The FBI announced Monday that Matthew Muller, a disbarred Harvard-trained lawyer and former marine, has been arrested in the "Gone Girl"-like kidnapping case of Denise Huskins, who was abducted in March from her house in Vallejo, California, but returned safely later. Local police earlier believed the case -- registered as a complaint by Huskins’ boyfriend Aaron Quinn -- was a hoax.
Quinn had told Vallejo police officials that the two were forcibly drugged on March 23, after which Huskins was taken to an unknown location in Quinn's car by the kidnapper, CNN reported. Huskins’ kidnapper had demanded $8,500 as ransom but two days later she was seen at her father’s house in Huntington Beach, 400 miles away. When police officials reached the place to talk to her, she reportedly went missing again.
Police officials initially called the case a “wild goose chase” that wasted department resources, the Sydney Morning Herald reported. The authorities even threatened the couple that they could face legal charges if they were found lying.
"We know that the statement Mr. Quinn provided was such an unbelievable story we initially had a hard time believing it and, upon further investigation, were not able to substantiate any of the things he was saying," Vallejo Police Lt. Kenny Park said at the time, according to CNN.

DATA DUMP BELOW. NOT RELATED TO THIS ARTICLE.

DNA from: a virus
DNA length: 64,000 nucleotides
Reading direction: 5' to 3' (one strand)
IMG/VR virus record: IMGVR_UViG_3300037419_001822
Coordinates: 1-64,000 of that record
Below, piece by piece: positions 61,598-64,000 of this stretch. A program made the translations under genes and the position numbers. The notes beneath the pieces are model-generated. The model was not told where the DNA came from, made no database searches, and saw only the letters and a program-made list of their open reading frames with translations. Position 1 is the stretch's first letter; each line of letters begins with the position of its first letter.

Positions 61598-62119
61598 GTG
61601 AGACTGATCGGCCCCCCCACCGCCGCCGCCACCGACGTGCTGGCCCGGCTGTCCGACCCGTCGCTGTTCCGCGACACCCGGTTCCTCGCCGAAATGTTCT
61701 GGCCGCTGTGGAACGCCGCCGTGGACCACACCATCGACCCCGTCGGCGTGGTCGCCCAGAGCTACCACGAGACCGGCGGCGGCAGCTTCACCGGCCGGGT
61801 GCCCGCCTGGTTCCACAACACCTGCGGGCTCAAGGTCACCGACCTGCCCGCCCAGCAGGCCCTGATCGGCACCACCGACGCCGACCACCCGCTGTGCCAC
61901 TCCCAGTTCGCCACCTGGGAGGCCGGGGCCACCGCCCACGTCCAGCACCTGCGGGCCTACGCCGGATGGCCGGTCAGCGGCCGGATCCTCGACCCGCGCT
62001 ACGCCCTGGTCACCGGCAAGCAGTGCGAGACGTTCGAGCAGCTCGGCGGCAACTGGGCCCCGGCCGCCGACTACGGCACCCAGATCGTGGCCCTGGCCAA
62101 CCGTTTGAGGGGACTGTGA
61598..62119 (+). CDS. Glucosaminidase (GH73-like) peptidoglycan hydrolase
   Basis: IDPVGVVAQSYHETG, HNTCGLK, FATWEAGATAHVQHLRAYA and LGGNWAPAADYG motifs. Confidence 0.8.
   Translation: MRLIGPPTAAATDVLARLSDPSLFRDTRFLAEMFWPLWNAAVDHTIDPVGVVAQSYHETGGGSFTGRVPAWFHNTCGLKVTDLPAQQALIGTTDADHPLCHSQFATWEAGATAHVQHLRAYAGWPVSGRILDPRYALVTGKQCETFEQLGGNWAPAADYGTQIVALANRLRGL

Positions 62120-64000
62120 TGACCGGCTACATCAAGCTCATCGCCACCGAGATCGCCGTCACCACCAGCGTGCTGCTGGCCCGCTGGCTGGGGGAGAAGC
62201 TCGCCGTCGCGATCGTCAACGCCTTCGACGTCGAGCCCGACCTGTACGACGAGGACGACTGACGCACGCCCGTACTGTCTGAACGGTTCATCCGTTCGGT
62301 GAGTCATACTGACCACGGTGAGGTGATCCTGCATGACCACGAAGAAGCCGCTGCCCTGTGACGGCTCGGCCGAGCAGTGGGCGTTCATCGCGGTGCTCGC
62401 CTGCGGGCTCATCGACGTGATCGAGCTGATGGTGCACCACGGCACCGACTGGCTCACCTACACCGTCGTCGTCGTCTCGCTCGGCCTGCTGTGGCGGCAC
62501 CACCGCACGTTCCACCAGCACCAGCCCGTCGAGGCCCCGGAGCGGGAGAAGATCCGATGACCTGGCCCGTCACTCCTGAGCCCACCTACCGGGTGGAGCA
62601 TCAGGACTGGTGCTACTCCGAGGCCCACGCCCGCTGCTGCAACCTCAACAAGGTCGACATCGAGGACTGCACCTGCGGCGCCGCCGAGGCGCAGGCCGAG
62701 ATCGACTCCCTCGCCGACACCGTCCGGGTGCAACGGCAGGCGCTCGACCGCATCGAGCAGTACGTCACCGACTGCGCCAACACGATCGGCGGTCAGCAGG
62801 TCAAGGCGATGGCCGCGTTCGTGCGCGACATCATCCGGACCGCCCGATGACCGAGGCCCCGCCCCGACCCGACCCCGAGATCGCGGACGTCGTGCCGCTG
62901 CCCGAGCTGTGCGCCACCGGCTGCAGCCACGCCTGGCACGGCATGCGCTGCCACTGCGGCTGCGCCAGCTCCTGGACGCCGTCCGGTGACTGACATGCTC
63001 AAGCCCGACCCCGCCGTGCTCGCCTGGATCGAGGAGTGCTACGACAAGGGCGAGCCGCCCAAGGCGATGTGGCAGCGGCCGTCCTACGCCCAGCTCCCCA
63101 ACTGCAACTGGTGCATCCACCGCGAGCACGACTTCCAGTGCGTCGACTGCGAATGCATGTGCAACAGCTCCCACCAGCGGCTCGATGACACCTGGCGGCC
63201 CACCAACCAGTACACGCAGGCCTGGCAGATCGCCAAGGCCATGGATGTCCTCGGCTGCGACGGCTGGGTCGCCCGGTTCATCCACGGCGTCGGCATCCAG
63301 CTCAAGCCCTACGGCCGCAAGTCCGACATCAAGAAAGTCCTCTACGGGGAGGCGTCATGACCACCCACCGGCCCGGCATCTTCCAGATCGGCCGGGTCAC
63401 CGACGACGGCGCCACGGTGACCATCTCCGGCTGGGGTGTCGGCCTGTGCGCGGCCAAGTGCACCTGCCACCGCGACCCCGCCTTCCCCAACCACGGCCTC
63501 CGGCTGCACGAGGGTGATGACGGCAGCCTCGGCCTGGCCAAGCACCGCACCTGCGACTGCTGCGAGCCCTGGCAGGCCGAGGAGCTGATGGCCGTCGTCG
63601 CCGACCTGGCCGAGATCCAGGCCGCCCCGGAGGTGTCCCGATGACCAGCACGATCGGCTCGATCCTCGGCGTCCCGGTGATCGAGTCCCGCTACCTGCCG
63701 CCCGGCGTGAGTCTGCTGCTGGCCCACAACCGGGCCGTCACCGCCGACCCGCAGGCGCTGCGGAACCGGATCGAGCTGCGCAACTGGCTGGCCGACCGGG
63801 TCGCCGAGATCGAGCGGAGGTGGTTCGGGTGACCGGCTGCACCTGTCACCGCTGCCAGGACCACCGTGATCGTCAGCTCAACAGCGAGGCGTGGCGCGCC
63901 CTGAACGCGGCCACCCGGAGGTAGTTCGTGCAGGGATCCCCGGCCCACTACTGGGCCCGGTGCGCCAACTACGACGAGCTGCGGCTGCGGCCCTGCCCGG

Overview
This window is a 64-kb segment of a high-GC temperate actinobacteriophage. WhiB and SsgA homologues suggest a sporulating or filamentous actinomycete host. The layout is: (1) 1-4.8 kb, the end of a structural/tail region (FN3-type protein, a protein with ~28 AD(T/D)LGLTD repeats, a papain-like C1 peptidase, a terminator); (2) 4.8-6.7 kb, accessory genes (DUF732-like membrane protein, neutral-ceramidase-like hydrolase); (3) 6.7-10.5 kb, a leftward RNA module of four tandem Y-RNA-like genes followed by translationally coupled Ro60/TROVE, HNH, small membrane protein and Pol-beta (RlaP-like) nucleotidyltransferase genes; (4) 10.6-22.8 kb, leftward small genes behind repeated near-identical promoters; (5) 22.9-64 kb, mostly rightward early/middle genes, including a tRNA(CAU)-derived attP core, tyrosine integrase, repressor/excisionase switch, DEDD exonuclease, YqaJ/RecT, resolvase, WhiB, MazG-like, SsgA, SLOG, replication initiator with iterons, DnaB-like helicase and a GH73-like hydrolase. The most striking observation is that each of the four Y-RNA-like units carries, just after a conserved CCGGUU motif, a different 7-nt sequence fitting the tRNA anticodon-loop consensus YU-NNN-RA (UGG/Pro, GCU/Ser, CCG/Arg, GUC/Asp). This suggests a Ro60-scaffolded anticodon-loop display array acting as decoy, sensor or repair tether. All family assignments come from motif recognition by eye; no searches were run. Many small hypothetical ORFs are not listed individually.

The case looked very similar to the movie “Gone Girl,” which showed character Amy Dunne, played by Rosamund Pike, faking her own kidnapping. Huskins had initially claimed that she was not harmed or sexually assaulted, but in later interviews with detectives, she said she was sexually assaulted and filmed twice, the New York Daily News reported. Her medical tests, however, did not show any evidence of physical non-consensual sex.
Muller, 38, is also a suspect in a June home robbery in Dublin, located in California’s East Bay region. Authorities have found similarities between the two cases, the FBI reportedly said. The victims in Dublin fought back, forcing the attacker to flee. However, the person reportedly left behind a cellphone that had an address linked to Muller.
"Today is a fabulous day. Nearly four months ago, we told you that Denise Huskins' was right -- that she was not only innocent of perpetrating a hoax, but that she was a victim of a very serious and violent crime. And today there is vindication," Douglas Rappaport, Huskins’ attorney, said Monday at a press conference, according to CNN. "The Vallejo Police Department owes an apology to Ms. Huskins and Mr. Quinn."
Muller, who is currently being held for $380,000 bail, faces charges of first-degree burglary, assault with a deadly weapon and felony robbery, the New York Daily News reported.